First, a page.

Recent HEI Hotel Data Breach Raises Questions Regarding Cybersecurity Analytics

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HEI Hotels & Resorts, a large hotel management company, has reported a data breach.  Affected hotels include large chains such as Hyatt Hotels Corporation, Starwood Hotels & Resorts Worldwide Inc, and Marriott International Inc. The breach was reported to have started in March 2015 and lasted until June 2016.

The following twenty locations were affected:

  • Boca Raton Marriott at Boca Center
  • Dallas Fort Worth Marriott Hotel & Golf Club
  • Equinox Resort Golf Resort & Spa
  • Hotel Chicago Downtown
  • Hyatt Centric Santa Barbara
  • Intercontinental Tampa Bay
  • Le Meridien Arlington
  • Le Meridien San Francisco
  • Renaissance San Diego Downtown Hotel
  • Royal Palm South Beach Miami
  • San Diego Marriott La Jolla
  • Sheraton Music City Hotel
  • Sheraton Pentagon City
  • The Hotel Minneapolis Autograph Collection
  • The Westin Pasadena
  • The Westin Philadelphia
  • The Westin Snowmass Resort
  • The Westin Washington, D.C. City Center
  • Westin Fort Lauderdale

The cause of the breach was malware, which was discovered in the hotels’ payment systems.  Data from customers may include credit card numbers.  HEI stated it has already taken remedial measures by transitioning from a  payment card processing to a stand-alone system that’s completely separate from the rest of its network.  The malware has also been disabled.  HEI also stated that the breach has been contained and customers can safely use cards at its properties again.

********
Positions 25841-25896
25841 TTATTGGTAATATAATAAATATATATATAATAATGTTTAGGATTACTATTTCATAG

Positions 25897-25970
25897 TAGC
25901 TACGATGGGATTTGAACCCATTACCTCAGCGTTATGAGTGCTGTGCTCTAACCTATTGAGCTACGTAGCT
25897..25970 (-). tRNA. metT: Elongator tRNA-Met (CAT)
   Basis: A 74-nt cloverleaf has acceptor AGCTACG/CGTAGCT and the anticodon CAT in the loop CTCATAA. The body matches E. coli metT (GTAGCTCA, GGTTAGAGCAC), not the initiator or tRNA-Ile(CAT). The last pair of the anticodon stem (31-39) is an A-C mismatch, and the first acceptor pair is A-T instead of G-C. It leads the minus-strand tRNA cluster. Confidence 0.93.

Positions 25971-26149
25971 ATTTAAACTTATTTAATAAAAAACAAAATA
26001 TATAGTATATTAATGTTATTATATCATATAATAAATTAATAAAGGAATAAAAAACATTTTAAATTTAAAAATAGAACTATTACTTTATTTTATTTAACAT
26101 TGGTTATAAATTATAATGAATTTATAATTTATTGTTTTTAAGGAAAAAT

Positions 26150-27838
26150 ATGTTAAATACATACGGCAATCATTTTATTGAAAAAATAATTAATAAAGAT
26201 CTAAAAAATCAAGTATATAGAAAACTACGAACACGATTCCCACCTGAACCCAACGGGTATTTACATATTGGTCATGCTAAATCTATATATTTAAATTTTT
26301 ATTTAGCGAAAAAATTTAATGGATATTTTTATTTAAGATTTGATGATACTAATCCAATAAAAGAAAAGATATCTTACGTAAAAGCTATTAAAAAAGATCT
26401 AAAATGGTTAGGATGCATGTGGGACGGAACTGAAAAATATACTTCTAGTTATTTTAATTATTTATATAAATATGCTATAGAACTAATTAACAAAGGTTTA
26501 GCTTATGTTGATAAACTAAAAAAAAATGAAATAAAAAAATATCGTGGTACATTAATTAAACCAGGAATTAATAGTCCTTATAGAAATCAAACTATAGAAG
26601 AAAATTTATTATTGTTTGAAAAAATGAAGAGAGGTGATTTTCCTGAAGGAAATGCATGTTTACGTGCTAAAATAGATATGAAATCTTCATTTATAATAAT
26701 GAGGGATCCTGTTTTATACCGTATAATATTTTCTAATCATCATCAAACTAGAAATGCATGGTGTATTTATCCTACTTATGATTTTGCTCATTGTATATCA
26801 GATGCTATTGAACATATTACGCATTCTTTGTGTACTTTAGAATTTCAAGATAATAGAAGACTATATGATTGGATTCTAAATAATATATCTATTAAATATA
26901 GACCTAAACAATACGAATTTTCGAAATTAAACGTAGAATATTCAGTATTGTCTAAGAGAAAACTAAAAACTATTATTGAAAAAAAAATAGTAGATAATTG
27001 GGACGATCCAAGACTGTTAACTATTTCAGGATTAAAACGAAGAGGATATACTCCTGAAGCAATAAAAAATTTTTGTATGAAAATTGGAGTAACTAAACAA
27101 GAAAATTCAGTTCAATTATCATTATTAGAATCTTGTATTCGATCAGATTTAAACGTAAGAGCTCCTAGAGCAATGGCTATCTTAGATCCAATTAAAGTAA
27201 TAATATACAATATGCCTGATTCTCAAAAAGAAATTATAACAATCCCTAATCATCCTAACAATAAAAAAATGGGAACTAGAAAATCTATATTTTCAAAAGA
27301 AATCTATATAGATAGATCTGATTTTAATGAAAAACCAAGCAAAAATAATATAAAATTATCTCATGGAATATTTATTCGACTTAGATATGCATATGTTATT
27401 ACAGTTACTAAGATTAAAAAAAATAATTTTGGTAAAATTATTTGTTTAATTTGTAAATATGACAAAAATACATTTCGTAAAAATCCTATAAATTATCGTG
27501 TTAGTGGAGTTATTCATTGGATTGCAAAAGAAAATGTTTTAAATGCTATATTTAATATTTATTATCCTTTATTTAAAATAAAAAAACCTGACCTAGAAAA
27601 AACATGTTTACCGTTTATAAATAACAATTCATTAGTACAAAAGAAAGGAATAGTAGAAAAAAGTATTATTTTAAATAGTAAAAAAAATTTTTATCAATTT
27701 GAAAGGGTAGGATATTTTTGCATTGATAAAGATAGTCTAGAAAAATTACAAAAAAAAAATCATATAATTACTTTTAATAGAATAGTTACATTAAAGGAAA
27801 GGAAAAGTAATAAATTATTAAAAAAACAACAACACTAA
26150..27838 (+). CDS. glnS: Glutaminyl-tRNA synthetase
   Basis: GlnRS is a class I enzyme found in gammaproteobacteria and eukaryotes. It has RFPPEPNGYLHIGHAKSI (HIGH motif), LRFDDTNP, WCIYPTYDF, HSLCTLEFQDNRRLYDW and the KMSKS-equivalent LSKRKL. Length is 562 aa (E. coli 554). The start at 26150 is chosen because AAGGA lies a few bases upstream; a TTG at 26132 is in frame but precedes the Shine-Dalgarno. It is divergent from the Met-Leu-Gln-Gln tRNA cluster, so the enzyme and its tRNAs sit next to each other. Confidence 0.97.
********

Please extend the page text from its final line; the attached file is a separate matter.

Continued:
However, such large scale data breaches have become more and more of a problem in the retail world where there are many credit card transactions.  Hackers have a large incentive to break into such credit card systems to take a plethora of credit card numbers and sell them.  Hotels, because of their large scale credit card transactions, from paying for rooms to food and beverage service, have therefore become prime targets for such hackers.

Hotels have begun to respond to such data breaches using more modern solutions.  For example, Omni Hotels & Resorts has made corporate defense a priority in lieu  of a cybersecurity attack that impacted 48 of its 60 hotels in North America reported earlier this year. The new CIO Of Omni, Ken Barnes, who started in May, plans to improve cybersecurity for Omni’s payment processing systems.  One such defense could include analytics that detect suspicious behavior which may suggest a hacker is attempting to enter Omni’s system.  

Increasingly, hotels are seeing the benefit of analytics, not just in cybersecurity, but in the general management of their operations.  Ever since revenue management became popular within hotels in the 1990s, hotels have been changing their methods for revenue acquisition and optimizing prices.  However, big data was only in its infancy then and solutions to revenue acquisition problems have become much more sophisticated.

As hotels begin to adopt analytic solutions to their various problems such as cyber security and revenue management, only time will tell which hotels will look to 21st century solutions to ever increasing problems with data and revenue management.

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